This article examines the claims that behind the Bible lies many a conspiracy. Such conspiracies are meant to undermine the canon of Scripture, from the claim about the role of Constantine to the Da Vinci Code.

Source: Clarion, 2013. 3 pages.

Every Christian’s Conspiracy

"Teabing paused to sip his tea and then placed the cup back on the mantel. ’More than eighty gospels were con­sidered for the New Testament, and yet only a relative few were chosen for inclusion.'"

So claims the "expert" in Dan Brown's novel, The Da Vinci Code (p. 231). According to the fictional Sir Leigh Teabing, the emperor Constantine "had" Jesus deified at the Council of Nicea in 325 A.D. The original Jesus, sup­posedly, was a mere man. He even had a wife. But Con­stantine, it's conjectured, wanted a new god for his new empire. And he authorized a slimmed down Bible with only four gospels, Matthew, Mark, Luke and John, to sup­port this politically motivated claim. According to Brown, the "thousands" of documents that chronicled Christ's life "as a mortal man" were pushed aside in one fell swoop.

A Real Conspiracy🔗

Brown's mystery thriller has been a world-wide best seller. It has sold close to 100 million copies. In 2006 it was made into a Hollywood blockbuster movie starring Tom Hanks and Sir Ian McKellen. Clearly, its subject strikes a chord with our culture.

You may not be big into conspiracy theories. Was 9/11 an inside job? Is the world's future shaped at Bilderberg conventions? But every Christian, by default, accepts the reality of a great conspiracy. Against the true God, his Christ, and his Word.

In the Heidelberg Catechism we confess that pray­ing for God's kingdom to come means asking the Lord to "Destroy ... every conspiracy against your holy Word" (Q/A 123). Have no doubts about it – there is a conspiracy against the Word of God. And we need to arm ourselves against it, pray for God to destroy it, for our sake and the world around us.

Old Tricks🔗

Brown's twenty-first century novel is hardly novel. It's so old-fashioned, really. It's very little different from Genesis 3, the first time the Word of God was questioned. That old dragon, the devil, hardly has a new trick.

Brown's novel is devilish in its packaging. It's a novel, then a movie. That means Dan Brown can make all sorts of wild claims without really having to prove them. If this were a high school essay, it would get an F. But a mystery thriller is so much easier to swallow.

It's also devilish in its substance. "History has never had a definitive version of (the Bible)" says Teabing (p. 231). "The Bible did not arrive by fax from heaven." It's all really not much different from the first words of the serpent in Genesis 3:1, "Did God really say...?"

Pure Fiction🔗

Brown's claims have been debunked in numerous books. I have here on my shelf a little book of eighty pages by Hank Hanegraaf and Paul L. Maier. The Da Vinci Code: Fact or Fiction? Easy to hand out, simple to read. It ex­poses the dozens of outright fabrications in Brown's book.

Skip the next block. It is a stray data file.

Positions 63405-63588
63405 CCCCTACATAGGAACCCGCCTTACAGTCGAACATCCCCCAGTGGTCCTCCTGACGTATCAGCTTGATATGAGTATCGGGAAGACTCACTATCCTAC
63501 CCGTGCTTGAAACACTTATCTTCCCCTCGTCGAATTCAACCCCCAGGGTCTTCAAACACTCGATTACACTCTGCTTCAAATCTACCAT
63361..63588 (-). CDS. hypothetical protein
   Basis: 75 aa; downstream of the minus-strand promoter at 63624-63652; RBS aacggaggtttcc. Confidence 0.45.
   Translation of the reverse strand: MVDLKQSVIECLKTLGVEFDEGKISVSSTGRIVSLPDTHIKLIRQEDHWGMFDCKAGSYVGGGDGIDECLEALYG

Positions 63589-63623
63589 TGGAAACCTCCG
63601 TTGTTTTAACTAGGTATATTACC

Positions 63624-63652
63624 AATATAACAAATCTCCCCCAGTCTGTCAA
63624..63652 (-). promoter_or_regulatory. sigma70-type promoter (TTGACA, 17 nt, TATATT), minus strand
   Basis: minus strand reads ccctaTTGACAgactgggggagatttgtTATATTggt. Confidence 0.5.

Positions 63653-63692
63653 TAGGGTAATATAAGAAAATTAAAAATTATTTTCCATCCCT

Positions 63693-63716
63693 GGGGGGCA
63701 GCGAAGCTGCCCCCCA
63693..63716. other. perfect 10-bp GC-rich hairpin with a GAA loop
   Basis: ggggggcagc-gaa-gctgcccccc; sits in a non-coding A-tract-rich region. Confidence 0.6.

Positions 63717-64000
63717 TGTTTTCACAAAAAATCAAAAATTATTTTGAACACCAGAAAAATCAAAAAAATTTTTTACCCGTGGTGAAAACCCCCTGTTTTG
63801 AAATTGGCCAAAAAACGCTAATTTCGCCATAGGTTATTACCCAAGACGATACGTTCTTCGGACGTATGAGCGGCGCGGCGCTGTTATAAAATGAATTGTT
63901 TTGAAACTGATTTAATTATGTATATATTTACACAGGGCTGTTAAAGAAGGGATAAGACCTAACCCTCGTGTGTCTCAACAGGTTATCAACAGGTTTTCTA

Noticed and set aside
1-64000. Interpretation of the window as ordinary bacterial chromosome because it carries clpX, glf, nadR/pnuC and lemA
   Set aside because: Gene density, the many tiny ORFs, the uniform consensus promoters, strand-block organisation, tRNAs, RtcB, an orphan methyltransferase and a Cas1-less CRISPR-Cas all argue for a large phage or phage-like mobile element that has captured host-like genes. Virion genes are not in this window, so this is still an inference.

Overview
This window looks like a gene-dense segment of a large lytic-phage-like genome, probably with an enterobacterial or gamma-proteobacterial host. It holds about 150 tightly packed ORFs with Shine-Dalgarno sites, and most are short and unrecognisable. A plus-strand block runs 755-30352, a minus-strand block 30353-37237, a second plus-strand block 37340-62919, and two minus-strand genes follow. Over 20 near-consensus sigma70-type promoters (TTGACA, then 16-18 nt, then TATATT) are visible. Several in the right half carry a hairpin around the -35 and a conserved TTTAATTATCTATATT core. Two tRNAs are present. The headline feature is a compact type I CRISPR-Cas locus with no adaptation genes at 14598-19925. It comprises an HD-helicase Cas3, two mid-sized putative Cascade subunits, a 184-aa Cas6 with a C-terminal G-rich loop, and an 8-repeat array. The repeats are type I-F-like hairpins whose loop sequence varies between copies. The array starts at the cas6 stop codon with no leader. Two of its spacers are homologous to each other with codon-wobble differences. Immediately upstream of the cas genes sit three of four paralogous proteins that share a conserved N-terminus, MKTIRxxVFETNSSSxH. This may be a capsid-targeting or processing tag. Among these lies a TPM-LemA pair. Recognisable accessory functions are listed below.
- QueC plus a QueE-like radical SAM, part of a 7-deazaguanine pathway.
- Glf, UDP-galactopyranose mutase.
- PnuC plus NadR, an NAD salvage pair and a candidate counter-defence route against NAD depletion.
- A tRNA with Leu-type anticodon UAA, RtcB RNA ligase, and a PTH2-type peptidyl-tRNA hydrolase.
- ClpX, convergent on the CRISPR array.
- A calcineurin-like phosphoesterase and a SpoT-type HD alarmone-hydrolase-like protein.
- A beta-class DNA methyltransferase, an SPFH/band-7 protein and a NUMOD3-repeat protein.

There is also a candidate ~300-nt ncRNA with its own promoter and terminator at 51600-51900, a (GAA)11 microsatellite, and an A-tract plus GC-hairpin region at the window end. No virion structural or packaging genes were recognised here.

For instance, where does Brown get the claim there were eighty gospels? This is nothing but pure fiction.

True, there are a few Gnostic "gospels," from a sect in the second and third century. The Gnostics attempted to hijack some elements of Christianity in the service of Greek philosophy and mysticism. According to them, the universe is the battleground for two gods, one good and one evil. The evil god formed the physical world and our bodies to imprison us. The Gnostic Jesus, then, is a liberator, not from sin, but from the material world.

But were these heretical Gnostic gospels ever part of Scripture? Was the state of the canon in flux until Con­stantine in the fourth century? There's not a shred of evi­dence of this.

Four and Only Four🔗

In the second century, a man named Tatian made a harmony or mosaic of the gospel accounts – his Diates­seron. It uses our four gospels and only these four. A decade or so later, the church father Ireneaus can say that "There are four gospels and only four, neither more nor less: four like the points of the compass, four like the chief directions of the wind" (Against Heresies, 3.8).

A list of Bible books called the Muratorian canon, from about 180 A.D., lists only the gospels Matthew, Mark, Luke, and John. Our New Testament simply was not the decision of Constantine in 325.

Genesis and Esther?🔗

But these kinds of conspiracy theories continue to gain traction, both in popular and in academic circles. Re­cently, the BBC produced a series called "The Bible's Bur­ied Secrets." (Not to be confused with the NOVA series of the same name.) In it, Dr. Francesca Stavrakopoulou who has been hailed by atheists like Richard Dawkins – puts forward "the buried secret" of Genesis. The bib­lical account of creation and the fall, she says, is actually about the fall of the last Jewish king (the "Adam figure"), led astray by his evil Jezebel-like wife (played by Eve). Supposedly, Genesis was written a thousand years after Moses, during the time of Esther.